- Onion Maggots: Cover your emerging onion crop with a fine mesh netting. Seal it by mounding soil around the edges. The onion maggot likes to lay its eggs at the base of plants, so the netting should prevent that. You should also keep mulch away because the insects like decaying organic matter, and make sure you completely harvest your onions as the season progresses. Onion maggots are usually a problem in very rainy periods, so these precautions may be unnecessary if you have a dry season.
How to Harvest Onions
- Pull any onions that send up flower stalks; this means that the onions have stopped growing. These onions will not store well but can be used in recipes within a few days.
- When onions start to mature, the tops (foliage) become yellow and begin to fall over. At that point, bend the tops down or even stomp on them to speed the final ripening process.
- Loosen the soil around the bulbs to encourage drying.
- When tops are brown, pull the onions.
- Be sure to harvest in late summer, before cool weather. Mature onions may spoil in fall weather.
Photo by Rootstocks/Getty Images
How to Store Onions
- Clip the roots and cut the tops back to 1 inch (but leave the tops on if you are planning to braid the onions).
- Let the onions cure on dry ground for a few days, weather permitting. Always handle them very carefully—the slightest bruise will encourage rot to set in.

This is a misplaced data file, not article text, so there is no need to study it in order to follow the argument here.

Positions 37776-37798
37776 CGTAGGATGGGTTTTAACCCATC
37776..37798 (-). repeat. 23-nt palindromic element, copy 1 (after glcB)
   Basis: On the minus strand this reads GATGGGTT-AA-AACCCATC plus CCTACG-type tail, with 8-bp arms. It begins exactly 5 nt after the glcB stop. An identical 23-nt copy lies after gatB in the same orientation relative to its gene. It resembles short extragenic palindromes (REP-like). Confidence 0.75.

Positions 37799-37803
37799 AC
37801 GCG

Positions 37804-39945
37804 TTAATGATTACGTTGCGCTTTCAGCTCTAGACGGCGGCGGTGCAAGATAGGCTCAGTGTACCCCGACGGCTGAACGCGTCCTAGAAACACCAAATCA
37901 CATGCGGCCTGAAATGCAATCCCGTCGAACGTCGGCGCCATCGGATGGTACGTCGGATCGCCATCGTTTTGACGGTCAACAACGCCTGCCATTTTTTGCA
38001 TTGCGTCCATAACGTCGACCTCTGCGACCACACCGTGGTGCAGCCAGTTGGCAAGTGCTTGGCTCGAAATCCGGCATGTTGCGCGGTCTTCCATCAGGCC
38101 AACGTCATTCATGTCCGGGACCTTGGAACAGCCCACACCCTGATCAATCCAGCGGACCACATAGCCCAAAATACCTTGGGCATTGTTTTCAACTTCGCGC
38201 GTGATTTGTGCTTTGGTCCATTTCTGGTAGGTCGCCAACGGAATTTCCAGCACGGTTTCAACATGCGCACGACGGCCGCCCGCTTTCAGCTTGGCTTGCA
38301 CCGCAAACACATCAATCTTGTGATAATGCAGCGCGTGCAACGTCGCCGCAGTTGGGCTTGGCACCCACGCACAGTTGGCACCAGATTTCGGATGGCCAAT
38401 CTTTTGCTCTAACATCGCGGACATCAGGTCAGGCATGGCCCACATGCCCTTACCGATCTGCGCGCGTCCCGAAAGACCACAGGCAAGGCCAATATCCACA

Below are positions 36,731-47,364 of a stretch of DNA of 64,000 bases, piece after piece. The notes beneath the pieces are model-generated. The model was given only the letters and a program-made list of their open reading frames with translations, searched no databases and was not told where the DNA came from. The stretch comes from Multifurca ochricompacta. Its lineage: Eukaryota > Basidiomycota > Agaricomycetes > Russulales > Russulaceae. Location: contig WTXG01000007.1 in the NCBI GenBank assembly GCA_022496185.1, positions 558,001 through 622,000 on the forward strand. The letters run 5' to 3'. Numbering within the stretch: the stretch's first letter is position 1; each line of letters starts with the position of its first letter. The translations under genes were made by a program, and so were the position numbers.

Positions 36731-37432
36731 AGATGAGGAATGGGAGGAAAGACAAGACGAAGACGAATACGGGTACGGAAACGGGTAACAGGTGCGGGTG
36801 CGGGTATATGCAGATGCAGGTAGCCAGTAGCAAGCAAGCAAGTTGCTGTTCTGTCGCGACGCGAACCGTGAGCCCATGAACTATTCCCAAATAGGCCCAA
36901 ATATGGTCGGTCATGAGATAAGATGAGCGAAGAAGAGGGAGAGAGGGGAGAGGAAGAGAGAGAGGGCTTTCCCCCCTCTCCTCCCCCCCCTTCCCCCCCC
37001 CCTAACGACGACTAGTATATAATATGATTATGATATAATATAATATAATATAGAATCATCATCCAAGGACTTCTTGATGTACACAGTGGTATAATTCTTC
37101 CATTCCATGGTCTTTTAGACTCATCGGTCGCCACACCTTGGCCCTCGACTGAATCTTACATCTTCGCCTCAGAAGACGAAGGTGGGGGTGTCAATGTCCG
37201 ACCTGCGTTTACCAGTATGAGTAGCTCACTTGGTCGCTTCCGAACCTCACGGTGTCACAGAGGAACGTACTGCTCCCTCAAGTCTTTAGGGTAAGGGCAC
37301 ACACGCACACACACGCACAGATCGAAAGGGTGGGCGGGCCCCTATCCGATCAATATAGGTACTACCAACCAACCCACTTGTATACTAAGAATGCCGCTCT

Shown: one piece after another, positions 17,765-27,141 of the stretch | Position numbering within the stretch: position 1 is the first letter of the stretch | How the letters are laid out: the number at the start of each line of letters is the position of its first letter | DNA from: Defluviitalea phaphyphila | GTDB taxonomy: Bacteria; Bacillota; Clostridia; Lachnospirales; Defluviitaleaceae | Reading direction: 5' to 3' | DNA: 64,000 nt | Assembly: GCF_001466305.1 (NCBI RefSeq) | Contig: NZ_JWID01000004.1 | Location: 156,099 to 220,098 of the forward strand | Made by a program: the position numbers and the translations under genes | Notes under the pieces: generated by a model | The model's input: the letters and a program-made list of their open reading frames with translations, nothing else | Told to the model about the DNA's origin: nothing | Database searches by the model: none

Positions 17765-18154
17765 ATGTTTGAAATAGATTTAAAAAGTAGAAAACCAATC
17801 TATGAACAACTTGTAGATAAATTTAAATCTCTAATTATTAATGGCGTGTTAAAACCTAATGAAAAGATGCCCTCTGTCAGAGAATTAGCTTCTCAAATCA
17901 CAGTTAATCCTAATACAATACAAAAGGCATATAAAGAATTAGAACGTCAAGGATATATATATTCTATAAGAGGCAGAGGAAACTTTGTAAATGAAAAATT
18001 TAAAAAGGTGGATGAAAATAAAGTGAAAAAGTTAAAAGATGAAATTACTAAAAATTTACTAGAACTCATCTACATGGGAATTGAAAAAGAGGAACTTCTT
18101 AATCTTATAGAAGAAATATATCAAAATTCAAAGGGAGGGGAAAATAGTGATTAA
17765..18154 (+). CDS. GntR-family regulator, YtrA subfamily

- Allow onions to dry for several weeks before you store them in a root cellar or any other storage area. Spread them out on an open screen off the ground to dry.
- Store at 40 to 50°F (4 to 10°C) in braids or with the stems removed in a mesh bag or nylon stocking.
- Mature, dry-skinned bulbs like it cool and dry.
- Don’t store onions with apples or pears, as the ethylene gas produced by the fruits will interrupt the onions’ dormancy. Onions may also spoil the flavor of these fruits (as well as potatoes).
- A pungent onion will store longer than a sweet onion. Eat the sweet varieties first and save the more pungent onions for later.
Onions are sensitive to daylength, so varieties are generally classified into three categories: Long-day, short-day, and day-neutral. The border between long- and short-day varieties lies roughly at 36 degrees north latitude (aka, the 36th parallel)—north of this line, plant long-day varieties; south of it, plant short-day varieties. Day-neutral varieties can be grown with success anywhere!